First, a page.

Gates/Cherokee Historic Assessment Report

Aside from Washington Park itself, the Gates Rubber site at 999 South Broadway has probably been the most important historical actor in the history of our neighborhood. Yet most residents know little of the site's true history.

The attached report is thus a must-read. As historical overview and preservation plan, it suggests that the "historic core" to be preserved should include Units 10-1, 10-2, 10-3, 10-6, 11, and 13. Preservation of these 6 buildings would "provide a connection to the manufacturing aspects of the site; convey the important elements of the site, such as connectivity and scale of buildings; impart an historic identity for the site; present a visual link to Denver's historic past; and recycle viable historic buildings."

Not only did this 53-acre parcel help employ nearly 50,000 workers throughout Denver, but its historic buildings and underground tunnels provided some of the more significant innovations in manufacturing history, including:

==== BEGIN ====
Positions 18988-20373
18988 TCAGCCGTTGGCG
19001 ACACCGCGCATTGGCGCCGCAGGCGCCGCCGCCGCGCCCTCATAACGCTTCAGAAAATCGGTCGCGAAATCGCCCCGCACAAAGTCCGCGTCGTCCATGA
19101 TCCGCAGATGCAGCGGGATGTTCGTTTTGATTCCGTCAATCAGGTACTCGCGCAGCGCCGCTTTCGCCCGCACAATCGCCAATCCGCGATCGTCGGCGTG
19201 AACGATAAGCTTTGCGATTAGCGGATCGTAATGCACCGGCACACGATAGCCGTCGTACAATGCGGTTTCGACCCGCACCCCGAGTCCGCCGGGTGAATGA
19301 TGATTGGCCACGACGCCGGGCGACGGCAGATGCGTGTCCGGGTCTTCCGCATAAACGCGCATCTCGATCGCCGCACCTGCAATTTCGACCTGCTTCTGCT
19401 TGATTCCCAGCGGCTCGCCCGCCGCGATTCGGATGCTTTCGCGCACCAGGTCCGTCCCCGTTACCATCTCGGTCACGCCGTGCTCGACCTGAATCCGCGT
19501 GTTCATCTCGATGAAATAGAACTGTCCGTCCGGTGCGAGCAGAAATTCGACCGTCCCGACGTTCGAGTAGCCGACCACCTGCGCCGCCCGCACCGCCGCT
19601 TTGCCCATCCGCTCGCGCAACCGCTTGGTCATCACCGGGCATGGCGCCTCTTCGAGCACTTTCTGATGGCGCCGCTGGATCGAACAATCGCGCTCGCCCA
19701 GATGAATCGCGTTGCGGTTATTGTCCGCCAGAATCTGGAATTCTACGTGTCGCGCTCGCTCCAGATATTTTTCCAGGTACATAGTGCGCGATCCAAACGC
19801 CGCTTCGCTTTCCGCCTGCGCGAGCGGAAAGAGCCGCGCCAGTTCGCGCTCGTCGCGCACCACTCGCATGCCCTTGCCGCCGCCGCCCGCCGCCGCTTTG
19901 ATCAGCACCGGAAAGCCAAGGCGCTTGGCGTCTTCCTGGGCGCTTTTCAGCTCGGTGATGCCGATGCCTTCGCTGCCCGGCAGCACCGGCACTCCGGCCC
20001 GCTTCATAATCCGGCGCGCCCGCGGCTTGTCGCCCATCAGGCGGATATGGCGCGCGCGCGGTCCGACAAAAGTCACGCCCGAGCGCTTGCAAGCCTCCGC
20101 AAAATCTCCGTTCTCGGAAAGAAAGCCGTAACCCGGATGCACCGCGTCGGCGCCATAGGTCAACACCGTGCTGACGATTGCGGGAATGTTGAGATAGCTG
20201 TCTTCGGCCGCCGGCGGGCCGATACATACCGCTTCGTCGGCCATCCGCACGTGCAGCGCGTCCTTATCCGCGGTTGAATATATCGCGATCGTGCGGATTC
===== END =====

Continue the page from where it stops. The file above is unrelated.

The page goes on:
* V-belts (1917)
* Balloon tires (1922)
* Synthetic rubber belts (1943)
* Lead-acid rechargeable batteries (1973)

Gates was also a family-friendly place, with:
* A rooftop garden serving food at non-profit prices to employees
* An annual Christmas party, complete with personalized gifts for each child
* Employee profit sharing, averaging an extra 3-weeks salary each year
* State-of-the-art medical facilities free of charge to all employees and retirees
* The Gates Foundation, distributing 10% of profits each year to social causes

Learning about this history invariably raises concerns about what can yet be salvaged. As development plans near completion, the opportunity for preservation dwindles. What should we do to help save the important legacy which remains?

GatesHistoricAssessment.pdf6.8 MB
Submitted by Dave Grady on October 18, 2006 - 10:36am.